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Kindle Fire 6.2.1 Update Can Be Rooted and Blocked With Some Work



The Amazon Kindle update did more than add a little polish to the interface. It also broke the one-click rooting method developers posted over at the XDA Developer’s Forum. You can still keep root if you block the over the air update (version 6.2.1) that Amazon started to push out this week. If you’ve already received the update and are daring, you can still root the device. however, the one-click methods won’t work. If you have root and don’t want to it broken, then follow the steps below for blocking the update entirely until.

Blocking OTA Updates

To block the OTA updates from Amazon, first install an app called DroidWall, which limits apps on your Android device from accessing the net. You will have to be rooted and have the Android Market installed in the first place. If your Fire hasn’t been rooted, then you can get DroidWall from Google Code and side load it. Also, you can root the device with the one-click tool found at XDA, which will let you install the Android Market.

If you download from Google Code, then hook your Fire up to a PC or Mac via USB and place the APK file in the downloads folder. Install it using ES File Explorer or some other file browser.Kindle Fire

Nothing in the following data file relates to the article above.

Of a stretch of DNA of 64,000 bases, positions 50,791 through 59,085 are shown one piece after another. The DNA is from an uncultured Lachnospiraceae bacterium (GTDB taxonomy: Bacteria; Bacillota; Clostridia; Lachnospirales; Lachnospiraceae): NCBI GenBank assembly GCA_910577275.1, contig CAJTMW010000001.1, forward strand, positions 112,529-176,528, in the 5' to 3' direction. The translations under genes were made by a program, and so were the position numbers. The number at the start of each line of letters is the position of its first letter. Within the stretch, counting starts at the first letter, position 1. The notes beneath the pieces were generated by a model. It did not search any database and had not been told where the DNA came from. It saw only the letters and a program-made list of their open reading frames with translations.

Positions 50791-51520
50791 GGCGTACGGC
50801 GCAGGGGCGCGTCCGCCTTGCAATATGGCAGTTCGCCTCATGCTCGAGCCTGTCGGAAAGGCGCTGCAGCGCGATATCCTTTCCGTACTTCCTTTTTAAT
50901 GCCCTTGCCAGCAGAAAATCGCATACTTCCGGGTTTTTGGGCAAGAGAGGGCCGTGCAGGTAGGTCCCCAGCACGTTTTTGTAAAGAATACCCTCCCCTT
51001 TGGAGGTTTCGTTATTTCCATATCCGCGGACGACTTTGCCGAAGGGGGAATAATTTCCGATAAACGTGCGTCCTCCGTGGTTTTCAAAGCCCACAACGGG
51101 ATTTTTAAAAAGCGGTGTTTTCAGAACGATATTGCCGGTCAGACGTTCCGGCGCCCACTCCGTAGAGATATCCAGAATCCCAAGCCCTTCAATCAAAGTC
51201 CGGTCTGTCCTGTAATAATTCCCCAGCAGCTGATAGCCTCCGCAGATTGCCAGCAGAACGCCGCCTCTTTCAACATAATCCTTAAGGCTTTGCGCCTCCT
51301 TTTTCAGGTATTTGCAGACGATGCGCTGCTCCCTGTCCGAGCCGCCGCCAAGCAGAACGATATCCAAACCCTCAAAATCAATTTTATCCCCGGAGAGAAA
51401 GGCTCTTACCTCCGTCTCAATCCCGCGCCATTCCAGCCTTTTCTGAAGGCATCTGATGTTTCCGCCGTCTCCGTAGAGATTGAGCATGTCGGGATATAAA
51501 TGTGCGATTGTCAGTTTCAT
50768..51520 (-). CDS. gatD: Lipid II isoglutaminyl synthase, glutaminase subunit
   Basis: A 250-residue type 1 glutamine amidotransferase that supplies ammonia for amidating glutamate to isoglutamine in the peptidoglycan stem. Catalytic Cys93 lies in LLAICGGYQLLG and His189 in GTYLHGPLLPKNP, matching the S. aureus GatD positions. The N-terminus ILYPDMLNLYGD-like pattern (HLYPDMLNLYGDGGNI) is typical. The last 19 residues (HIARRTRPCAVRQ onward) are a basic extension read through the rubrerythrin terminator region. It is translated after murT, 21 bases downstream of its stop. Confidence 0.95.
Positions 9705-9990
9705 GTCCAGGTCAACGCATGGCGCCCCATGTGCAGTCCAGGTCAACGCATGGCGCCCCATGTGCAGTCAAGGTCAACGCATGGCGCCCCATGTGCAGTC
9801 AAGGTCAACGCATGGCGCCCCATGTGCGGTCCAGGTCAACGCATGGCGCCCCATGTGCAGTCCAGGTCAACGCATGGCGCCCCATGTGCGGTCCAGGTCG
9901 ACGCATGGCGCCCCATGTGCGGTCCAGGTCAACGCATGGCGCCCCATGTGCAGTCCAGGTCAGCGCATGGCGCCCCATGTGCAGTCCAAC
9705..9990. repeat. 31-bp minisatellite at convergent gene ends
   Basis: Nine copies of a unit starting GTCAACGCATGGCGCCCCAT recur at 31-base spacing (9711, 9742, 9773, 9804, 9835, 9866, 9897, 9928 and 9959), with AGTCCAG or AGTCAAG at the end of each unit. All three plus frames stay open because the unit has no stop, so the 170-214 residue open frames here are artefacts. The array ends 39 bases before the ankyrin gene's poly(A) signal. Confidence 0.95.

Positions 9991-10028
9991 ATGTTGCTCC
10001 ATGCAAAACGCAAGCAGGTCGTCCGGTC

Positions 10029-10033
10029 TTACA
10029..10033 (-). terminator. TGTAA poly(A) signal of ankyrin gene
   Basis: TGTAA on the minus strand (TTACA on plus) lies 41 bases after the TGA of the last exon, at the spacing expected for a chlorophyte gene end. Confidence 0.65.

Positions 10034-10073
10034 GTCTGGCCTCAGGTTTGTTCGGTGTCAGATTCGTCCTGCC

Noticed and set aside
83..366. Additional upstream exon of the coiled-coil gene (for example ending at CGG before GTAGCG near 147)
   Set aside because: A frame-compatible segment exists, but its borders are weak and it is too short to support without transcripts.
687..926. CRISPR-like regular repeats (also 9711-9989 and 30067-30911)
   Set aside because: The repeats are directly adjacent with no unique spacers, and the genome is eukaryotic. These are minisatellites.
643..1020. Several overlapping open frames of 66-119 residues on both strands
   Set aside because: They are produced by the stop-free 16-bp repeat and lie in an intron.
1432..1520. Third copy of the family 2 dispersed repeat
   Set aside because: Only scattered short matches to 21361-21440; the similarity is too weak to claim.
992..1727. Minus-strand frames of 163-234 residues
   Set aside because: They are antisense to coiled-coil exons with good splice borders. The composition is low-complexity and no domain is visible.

From DroidWall put the app into “Mode: White list (allow selected)” which lets you then select apps to allow. Pick the apps you want to allow online, like the email app, Netflix, Amazon video apps, and others. Any other app not selected in DroidWall won’t be able to get online. Enable the firewall in the app and you’re done.

Root 6.2.1

You can get root access with 6.2.1 by installing a pre-rooted version of the update. You still have to be running the older 6.2 version. Find the files and instructions at XDA. According to those who have tried, this isn’t easy and could totally screw up your Kindle Fire. You have to be rooted and the FireFireFire bootloader installed with TWRP 2.0 custom recovery. If those don’t mean anything to you, it might be a good to wait till you can get another one-click root method or a simpler one. I don’t expect this to take long based on past experience.

Source: Liliputing and Gizmodo

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